Beach club (if that's your thing) - As mentioned above, exclusive beach clubs line the south coastline. Each club has designated bike parking across the street from their location. The beach clubs are typically 500 pesos ($26 USD) to enter, although some can be as pricey as 1,000 pesos. This gives you all-day beach access with a lounge chair and umbrella. Each club has food and drink available for purchase. We never visited a beach club because we couldn't swallow the fact that we'd likely spend $100+ USD for one day at the beach. Had we been on vacation, we might've looked into the beach clubs further.
Cenote Hopping - If you read our last blog, you'll know that cenotes are probably our favorite aspect of the Yucatán peninsula. Our third full day in Tulum, we somehow managed to sit down on our bikes once again and pedal to two slices of paradise. Our first stop was Gran Cenote. This is probably the most popular cenote in Tulum, but we knew we couldn't miss it. The ride was only about two miles from our place along Highway 109. By the time we arrived at 9:00 am, the first round of tour buses were on their way out, so it was surprisingly quiet. The entry price of 200 pesos ($10 USD) was a bit steep in our opinion. The cenote is home to lots of turtles, which was a unique experience to swim with the turtles. Overall, we liked Gran Cenote but honestly feel like we could've skipped it. After we left there, we continued down Highway 109 for another 2.5 miles to Cenote Zacil-Ha. This property, which costs 100 pesos to enter, has a restaurant and multiple swimming pools on site. Most of the tours stop at the nearby Cenote Carwash and not Zacil-Ha, so we were nearly the only ones there for most of the afternoon. Although the cenote doesn't look very deep due to crystal-clear water, it's perfectly safe to jump from the decks into the water.
How did you divide your days in Tulum?
If you're feeling adventurous and up to a lot of biking, we've listed out our itinerary below. We will warn that if you don't exercise somewhat regularly or if you get easily exhausted, we don't necessarily recommend this itinerary. We were definitely tired at the end of each day, but had a blast and personally loved the challenge.
Maka Boutique > Playa Tulum Town
Walked Around + Checked out Shops
Biked South to the "Follow Your Dreams" Sign (in front of Lolita Lolita Tulum)
Lolita Lolita Tulum > Las Palmas Public Beach
Las Palmas Public Beach > Maka Boutique
Total: 13 miles, 21 km
Maka Boutique > Zona Archaeological de Tulum
Zona Archaeological de Tulum > Playa Santa Fe
Playa Santa Fe > Taqueria La Eufemia (beach location)
Taqueria La Eufemia > Maka Boutique
16 miles, 26 km
Maka Boutique > Gran Cenote
Gran Cenote > Cenote Zacil-Ha
Cenote Zacil-Ha > Maka Boutique
11 miles, 17 km
Where can I rent a bike?
A lot of accommodations include bicycle rentals in their room rates. Our bikes were included in our room rate (we stayed at Maka Boutique), which was a selling point for us. However, the bikes we received every day were hit or miss and in need of some basic repairs. Basically, we ended up fighting our bikes every day. The first day, our chains wouldn't stay on, and we had to hop off every 2-3 minutes to put them back on. The second day, Bre switched to a different bike that had a non-adjustable seat. The seat was all the way down, so she looked like a gangster on one of those tiny bicycles. Tulum is pretty pricey, so we're still thankful that we had bikes for "free" and didn't have the added cost of renting.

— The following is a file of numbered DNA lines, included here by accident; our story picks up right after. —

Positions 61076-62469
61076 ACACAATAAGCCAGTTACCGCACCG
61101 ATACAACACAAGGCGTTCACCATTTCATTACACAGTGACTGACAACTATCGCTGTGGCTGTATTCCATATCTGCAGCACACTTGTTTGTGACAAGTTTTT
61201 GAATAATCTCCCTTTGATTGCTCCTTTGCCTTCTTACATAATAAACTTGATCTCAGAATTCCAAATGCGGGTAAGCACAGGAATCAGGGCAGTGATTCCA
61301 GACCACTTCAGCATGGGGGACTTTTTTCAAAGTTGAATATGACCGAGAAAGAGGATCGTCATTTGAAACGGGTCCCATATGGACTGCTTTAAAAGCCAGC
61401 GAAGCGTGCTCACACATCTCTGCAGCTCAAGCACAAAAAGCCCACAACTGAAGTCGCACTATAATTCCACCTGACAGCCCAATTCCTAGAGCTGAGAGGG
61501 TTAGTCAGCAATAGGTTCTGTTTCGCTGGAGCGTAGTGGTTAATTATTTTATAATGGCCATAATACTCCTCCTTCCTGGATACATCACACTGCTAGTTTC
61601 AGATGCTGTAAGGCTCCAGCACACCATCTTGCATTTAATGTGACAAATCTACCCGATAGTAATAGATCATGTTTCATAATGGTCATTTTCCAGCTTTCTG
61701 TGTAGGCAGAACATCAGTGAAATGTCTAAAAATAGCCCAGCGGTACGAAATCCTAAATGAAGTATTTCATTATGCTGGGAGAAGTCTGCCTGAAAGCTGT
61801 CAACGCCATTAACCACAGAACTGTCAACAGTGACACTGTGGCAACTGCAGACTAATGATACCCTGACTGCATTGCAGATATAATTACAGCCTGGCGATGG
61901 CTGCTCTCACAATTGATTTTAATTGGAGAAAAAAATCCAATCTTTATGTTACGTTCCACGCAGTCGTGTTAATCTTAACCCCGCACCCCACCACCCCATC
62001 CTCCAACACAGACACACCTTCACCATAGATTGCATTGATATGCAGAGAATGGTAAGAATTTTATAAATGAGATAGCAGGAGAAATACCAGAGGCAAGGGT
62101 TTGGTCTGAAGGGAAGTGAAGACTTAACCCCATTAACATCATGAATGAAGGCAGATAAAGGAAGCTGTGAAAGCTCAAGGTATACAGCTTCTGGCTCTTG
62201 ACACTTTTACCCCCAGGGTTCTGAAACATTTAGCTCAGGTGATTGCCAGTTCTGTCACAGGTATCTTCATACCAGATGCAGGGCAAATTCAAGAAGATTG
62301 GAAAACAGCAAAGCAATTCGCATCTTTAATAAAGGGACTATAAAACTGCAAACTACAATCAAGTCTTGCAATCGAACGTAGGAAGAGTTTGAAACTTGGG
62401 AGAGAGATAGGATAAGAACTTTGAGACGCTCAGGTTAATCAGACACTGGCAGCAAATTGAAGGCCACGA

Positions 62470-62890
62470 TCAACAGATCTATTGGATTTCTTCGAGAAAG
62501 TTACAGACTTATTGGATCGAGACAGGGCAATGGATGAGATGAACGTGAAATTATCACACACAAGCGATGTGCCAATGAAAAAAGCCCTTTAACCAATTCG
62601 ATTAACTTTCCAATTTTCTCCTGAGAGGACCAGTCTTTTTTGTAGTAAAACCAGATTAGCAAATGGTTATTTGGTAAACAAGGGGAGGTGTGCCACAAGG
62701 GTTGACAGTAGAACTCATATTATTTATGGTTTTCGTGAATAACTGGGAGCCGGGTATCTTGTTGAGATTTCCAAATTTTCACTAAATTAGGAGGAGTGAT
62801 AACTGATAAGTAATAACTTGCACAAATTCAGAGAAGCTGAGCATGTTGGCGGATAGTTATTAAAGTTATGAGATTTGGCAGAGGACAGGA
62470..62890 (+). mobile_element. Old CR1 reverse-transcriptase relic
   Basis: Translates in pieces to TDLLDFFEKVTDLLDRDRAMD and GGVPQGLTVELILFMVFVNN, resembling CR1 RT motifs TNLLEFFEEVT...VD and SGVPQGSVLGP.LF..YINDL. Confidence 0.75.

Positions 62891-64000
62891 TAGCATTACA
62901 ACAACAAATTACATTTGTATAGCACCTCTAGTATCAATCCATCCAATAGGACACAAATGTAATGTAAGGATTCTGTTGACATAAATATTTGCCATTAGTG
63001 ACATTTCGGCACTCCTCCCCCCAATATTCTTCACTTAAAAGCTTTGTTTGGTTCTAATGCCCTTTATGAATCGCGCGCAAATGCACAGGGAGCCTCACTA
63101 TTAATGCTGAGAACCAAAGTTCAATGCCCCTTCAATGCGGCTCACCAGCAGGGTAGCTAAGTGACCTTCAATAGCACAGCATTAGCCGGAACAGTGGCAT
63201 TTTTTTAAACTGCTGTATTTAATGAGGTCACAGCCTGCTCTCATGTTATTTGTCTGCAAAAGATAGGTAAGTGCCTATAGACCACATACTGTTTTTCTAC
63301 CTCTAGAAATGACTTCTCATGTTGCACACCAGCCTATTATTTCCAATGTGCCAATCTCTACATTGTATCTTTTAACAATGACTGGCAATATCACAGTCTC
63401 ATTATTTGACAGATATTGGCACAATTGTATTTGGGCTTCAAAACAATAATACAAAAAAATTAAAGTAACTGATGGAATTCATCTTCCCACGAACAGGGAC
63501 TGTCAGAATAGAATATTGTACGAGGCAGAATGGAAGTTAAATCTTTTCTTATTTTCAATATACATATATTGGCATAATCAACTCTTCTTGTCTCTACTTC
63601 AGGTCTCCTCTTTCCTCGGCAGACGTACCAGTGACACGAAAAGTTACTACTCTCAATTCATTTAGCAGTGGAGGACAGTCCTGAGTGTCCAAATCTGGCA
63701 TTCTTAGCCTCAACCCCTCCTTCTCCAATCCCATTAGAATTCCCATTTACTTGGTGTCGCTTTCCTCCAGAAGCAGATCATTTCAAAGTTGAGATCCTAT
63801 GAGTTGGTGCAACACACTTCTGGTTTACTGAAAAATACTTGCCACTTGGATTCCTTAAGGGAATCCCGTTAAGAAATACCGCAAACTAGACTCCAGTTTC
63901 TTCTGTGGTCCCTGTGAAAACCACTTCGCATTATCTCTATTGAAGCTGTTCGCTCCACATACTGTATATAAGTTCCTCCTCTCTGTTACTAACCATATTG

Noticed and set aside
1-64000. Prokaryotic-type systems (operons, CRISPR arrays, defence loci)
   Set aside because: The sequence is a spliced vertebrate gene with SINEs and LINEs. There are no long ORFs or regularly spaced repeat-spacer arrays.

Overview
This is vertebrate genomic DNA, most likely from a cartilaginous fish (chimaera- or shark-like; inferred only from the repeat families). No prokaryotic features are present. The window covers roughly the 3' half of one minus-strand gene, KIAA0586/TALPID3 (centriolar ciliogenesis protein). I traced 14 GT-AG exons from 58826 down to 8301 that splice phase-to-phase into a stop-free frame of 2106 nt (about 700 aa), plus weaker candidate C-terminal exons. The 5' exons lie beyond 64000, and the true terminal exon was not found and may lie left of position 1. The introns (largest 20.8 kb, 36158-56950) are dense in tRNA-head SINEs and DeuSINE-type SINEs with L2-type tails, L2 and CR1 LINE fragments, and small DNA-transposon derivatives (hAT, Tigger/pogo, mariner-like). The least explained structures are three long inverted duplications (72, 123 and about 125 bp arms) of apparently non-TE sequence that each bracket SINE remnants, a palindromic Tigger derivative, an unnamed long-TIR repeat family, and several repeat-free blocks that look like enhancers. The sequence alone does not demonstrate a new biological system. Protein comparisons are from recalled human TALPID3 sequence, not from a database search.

If you need to rent a bike, we suggest Ola Bike Tulum. We saw many of their bikes around town, and most of them looked to be in very good condition. They also receive very good reviews from their customers online.
Is it safe to bike Tulum?
While biking in Tulum is generally safe, follow these tips for a secure and enjoyable experience:
Lock your bike whenever you leave it unattended, even for short periods.
Ride on the sidewalk whenever possible and use caution on busy roads.
Be aware of your surroundings and follow traffic rules.
Stay hydrated and wear sunscreen to protect yourself from the sun.
Embrace the local biking culture and enjoy the freedom of exploring Tulum on two wheels.
We would both agree that overall it is very safe to ride bikes around Tulum. We have a few tips to help ensure your safety. First of all, helmets aren't a thing in Tulum. We didn't see a single bike helmet in our four days in Tulum. This is just the way it is and you have to be okay with that if you're interested in biking.
Some roads, like Highway 15 to the beach, have a separate bike sidewalk but not all do. Highway 109 out to the cenotes doesn't have a bike lane, but has a pretty wide shoulder. This is a busy highway with lots of tour buses, semi trucks, etc so use extreme caution and stay as far over in the shoulder (away from traffic) as possible. We didn't feel unsafe by any means on this highway.
Stay tuned for a Tulum video coming soon.
For love and adventure,
Bre & Daniel